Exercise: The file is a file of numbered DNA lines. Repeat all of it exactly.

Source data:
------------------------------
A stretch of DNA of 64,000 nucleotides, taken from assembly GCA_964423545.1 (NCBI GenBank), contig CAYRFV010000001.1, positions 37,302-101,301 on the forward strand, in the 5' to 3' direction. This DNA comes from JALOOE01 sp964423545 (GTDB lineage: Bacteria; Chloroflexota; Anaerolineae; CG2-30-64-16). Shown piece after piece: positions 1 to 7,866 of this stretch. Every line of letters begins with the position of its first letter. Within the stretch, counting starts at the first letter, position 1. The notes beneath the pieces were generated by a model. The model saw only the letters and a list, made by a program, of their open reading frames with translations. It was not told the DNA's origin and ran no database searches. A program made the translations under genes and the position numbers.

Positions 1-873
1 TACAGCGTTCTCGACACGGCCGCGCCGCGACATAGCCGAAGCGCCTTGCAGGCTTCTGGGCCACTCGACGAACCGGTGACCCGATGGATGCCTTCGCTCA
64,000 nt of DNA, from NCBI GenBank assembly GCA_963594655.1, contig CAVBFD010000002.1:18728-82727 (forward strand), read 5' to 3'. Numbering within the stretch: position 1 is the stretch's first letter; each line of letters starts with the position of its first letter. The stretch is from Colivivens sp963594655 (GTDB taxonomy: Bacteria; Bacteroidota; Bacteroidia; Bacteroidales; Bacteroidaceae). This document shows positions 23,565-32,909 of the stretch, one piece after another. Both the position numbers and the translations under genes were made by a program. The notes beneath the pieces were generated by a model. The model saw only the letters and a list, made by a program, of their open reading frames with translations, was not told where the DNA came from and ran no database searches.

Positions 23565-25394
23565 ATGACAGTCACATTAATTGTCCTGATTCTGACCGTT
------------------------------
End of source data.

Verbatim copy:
A stretch of DNA of 64,000 nucleotides, taken from assembly GCA_964423545.1 (NCBI GenBank), contig CAYRFV010000001.1, positions 37,302-101,301 on the forward strand, in the 5' to 3' direction. This DNA comes from JALOOE01 sp964423545 (GTDB lineage: Bacteria; Chloroflexota; Anaerolineae; CG2-30-64-16). Shown piece after piece: positions 1 to 7,866 of this stretch. Every line of letters begins with the position of its first letter. Within the stretch, counting starts at the first letter, position 1. The notes beneath the pieces were generated by a model. The model saw only the letters and a list, made by a program, of their open reading frames with translations. It was not told the DNA's origin and ran no database searches. A program made the translations under genes and the position numbers.

Positions 1-873
1 TACAGCGTTCTCGACACGGCCGCGCCGCGACATAGCCGAAGCGCCTTGCAGGCTTCTGGGCCACTCGACGAACCGGTGACCCGATGGATGCCTTCGCTCA
64,000 nt of DNA, from NCBI GenBank assembly GCA_963594655.1, contig CAVBFD010000002.1:18728-82727 (forward strand), read 5' to 3'. Numbering within the stretch: position 1 is the stretch's first letter; each line of letters starts with the position of its first letter. The stretch is from Colivivens sp963594655 (GTDB taxonomy: Bacteria; Bacteroidota; Bacteroidia; Bacteroidales; Bacteroidaceae). This document shows positions 23,565-32,909 of the stretch, one piece after another. Both the position numbers and the translations under genes were made by a program. The notes beneath the pieces were generated by a model. The model saw only the letters and a list, made by a program, of their open reading frames with translations, was not told where the DNA came from and ran no database searches.

Positions 23565-25394
23565 ATGACAGTCACATTAATTGTCCTGATTCTGACCGTT